Mechanic’s Lien Bond aka Bond Around a Lien, lien release bond, and bonding off a lien.
What is a Mechanic’s Lien?
Mechanic’s liens in their modern form were first conceived by Thomas Jefferson, to encourage construction in the new capital city of Washington. They were established by the Maryland General Assembly, of which the city of Washington was then a part.
However, it is not likely that Jefferson single-handedly dreamed up the idea. A lien is a mechanism used by contractors and suppliers to force payment of outstanding monies due from the owner, tenant or landowner. A Mechanic’s Lien will assure that the owner completes all required payments to the contractors participating in the project. It is also called a material man’s lien or supplier’s lien.
What is a Mechanic’s Lien Release Bond?
If a contractor allegedly receives no payment for products or services, he or she can file a Mechanic’s Lien which prevents the other party from selling or transferring property and it allows the contractor to sue the other party.
With a Mechanic’s Lien Release Bond, the surety company guarantees the claim in the event that the court enforces the payment of the claim. It guarantees that the payment will be made if the lien is not successfully contested.
If a subcontractor has put a mechanic’s lien on your property, you can get a Mechanic’s Lien Release Bond to remove the lien from your property.
How Does a Mechanic’s Lien Release Bond Work?
A Mechanic’s Lien Release Bond allows property owners to do with their property what they would if a lien was not present: sell the property, get further remodeling done, etc. In a way, it works as an extension of credit. The bond proves that the property owner has sufficient funds to pay the people involved.
It is also referred to a discharge of a mechanic’s lien bond. The word discharge can cause some confusion because a discharge of Mechanic’s Lien Bond (Mechanic’s Lien Release Bond) does not extinguish the mechanic’s lien entirely. It discharges the lien from the property and attaches it to the bond.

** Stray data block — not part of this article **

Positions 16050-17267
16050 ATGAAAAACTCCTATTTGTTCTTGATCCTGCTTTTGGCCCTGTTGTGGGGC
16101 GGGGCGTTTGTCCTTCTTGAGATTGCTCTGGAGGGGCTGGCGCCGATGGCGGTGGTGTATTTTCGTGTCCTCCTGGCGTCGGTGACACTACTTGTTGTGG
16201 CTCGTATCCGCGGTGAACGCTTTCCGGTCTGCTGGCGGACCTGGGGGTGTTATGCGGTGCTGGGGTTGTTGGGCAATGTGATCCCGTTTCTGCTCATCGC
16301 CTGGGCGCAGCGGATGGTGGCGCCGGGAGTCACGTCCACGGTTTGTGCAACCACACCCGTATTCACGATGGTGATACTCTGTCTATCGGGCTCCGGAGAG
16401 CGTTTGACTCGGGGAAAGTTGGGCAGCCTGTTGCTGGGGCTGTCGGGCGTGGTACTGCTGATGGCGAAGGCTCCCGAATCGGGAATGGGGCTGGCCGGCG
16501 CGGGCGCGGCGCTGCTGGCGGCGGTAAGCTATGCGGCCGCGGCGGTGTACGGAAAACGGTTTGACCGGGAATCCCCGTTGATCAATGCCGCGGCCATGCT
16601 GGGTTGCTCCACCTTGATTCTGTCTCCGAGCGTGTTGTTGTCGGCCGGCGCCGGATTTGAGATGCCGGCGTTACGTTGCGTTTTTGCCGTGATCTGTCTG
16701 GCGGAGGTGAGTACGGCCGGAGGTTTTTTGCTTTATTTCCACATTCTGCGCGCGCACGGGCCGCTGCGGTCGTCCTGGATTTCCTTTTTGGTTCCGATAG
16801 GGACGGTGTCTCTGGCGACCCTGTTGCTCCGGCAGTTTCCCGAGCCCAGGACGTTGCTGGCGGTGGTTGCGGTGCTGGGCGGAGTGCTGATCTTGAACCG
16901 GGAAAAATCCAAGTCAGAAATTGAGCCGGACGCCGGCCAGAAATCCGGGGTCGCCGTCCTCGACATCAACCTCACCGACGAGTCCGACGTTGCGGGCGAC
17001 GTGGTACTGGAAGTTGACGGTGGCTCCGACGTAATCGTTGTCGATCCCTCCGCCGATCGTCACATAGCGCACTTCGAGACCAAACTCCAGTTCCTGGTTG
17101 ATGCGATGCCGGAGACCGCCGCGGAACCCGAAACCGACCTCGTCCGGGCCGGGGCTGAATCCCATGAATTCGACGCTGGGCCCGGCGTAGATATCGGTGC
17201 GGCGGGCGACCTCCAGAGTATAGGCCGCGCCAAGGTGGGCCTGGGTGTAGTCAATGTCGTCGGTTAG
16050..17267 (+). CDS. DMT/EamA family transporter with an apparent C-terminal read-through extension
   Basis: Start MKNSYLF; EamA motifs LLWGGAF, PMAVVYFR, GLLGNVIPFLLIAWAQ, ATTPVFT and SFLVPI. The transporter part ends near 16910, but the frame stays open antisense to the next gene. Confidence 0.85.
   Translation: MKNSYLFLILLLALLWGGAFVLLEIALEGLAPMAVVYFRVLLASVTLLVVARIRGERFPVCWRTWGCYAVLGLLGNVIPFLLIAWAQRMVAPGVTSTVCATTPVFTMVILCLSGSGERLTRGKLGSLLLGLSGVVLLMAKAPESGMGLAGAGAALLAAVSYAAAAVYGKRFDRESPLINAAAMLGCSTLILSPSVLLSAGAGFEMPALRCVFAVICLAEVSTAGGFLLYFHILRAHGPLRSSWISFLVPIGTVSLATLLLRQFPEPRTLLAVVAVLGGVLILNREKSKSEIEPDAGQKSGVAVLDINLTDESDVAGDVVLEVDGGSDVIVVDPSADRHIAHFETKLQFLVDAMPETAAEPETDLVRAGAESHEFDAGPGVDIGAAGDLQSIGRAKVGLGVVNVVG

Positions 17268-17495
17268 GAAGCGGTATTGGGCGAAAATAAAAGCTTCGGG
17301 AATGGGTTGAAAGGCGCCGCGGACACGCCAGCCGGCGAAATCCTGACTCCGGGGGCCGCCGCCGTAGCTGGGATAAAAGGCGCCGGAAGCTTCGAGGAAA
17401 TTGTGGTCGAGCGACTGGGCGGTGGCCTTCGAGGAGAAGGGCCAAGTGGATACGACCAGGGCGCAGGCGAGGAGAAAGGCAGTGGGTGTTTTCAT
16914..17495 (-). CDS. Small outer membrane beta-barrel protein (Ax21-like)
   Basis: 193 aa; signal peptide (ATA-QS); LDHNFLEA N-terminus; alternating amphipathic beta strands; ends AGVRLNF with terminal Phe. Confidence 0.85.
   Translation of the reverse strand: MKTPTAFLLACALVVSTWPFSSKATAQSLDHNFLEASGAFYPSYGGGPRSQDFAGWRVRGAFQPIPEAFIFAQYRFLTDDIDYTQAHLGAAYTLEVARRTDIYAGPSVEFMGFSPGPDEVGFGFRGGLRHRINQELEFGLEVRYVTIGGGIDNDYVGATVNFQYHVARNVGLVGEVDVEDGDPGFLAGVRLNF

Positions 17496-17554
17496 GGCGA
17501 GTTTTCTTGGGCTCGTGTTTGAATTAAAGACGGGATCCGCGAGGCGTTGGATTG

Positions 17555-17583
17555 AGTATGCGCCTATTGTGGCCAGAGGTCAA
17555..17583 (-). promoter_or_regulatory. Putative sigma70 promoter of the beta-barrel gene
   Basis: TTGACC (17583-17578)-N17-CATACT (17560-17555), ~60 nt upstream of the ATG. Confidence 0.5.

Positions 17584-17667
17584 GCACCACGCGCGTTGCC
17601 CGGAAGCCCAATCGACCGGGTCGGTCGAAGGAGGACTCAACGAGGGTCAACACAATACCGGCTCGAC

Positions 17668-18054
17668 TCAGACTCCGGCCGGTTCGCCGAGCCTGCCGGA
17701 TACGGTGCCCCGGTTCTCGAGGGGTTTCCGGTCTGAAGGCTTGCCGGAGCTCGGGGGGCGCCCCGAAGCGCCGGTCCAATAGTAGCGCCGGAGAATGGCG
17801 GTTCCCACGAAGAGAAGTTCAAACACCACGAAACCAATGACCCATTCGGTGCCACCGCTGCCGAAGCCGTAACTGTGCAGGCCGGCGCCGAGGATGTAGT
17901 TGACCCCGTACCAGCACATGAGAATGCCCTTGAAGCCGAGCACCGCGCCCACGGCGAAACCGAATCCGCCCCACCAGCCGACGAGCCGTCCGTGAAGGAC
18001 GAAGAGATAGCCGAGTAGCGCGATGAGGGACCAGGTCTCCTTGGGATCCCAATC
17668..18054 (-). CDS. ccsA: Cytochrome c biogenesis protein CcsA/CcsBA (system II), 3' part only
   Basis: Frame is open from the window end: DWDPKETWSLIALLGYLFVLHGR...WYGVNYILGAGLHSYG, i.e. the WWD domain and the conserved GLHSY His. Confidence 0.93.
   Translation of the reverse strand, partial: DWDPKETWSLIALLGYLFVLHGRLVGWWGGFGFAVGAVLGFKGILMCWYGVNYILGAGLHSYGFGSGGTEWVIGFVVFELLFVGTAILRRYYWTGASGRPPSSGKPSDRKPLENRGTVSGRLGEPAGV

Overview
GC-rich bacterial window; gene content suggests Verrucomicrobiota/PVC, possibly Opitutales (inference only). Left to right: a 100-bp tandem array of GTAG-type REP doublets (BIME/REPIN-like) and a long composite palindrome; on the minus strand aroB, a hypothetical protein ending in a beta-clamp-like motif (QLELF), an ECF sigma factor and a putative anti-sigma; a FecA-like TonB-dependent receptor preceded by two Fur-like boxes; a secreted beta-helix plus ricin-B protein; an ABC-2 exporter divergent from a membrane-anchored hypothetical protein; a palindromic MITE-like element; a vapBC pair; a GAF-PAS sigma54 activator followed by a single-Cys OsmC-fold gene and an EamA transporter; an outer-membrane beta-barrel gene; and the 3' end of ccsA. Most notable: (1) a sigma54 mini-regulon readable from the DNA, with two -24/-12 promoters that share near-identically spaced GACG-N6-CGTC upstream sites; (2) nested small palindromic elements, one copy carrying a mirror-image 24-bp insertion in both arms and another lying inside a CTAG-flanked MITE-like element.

The bond is usually issued at a percentage over the lien amount, depending upon the state in which the lien was placed.
Purpose of a Mechanic’s Lien Release Bond
There are a few types of bonds that tie in with construction. Each of them serves an entirely different purpose.
Two common entities that need to obtain Mechanic’s Lien Release Bonds are property owners and contractors who are obliged to discharge any mechanic’s liens filed by suppliers or subcontractors.
It removes the mechanic’s lien from a real property and the mechanic’s lien then attaches to the bond until it is dismissed in some way.
Frequently Asked Questions
Q: Is there only one person responsible?
A: Sometimes. When building a multi-family property all owners could potentially be part of the process and everyone will be responsible for a portion of the claim.
Q: How long does a mechanic’s lien last?
A: Once filed, the mechanic’s lien will last for a period of one year. Mechanic’s liens on private commercial projects and on public improvements may be extended for one additional year.
Q: How do I satisfy a mechanic’s lien?
A: A satisfaction of a mechanic’s lien can be filed with the County Clerk or the public entity where the mechanic’s lien was filed. That is after you either post the Bond or pay off the lien.
The following information should be included to ensure a quicker response.
1) A completed court bond application – Will provide a basic overall of the bond being requested, as well as information on the principal requesting the bond.
2) Copy of the mechanic’s lien – A copy of the mechanic’s lien can be uploaded with the online application and will provide information to the amount of the lien and parties claiming that payment still due.
Call us at 800.921.1008 to speak with a professional regarding your specific situation or apply
below for a quick turnaround on your Mechanic’s Lien Release Bond.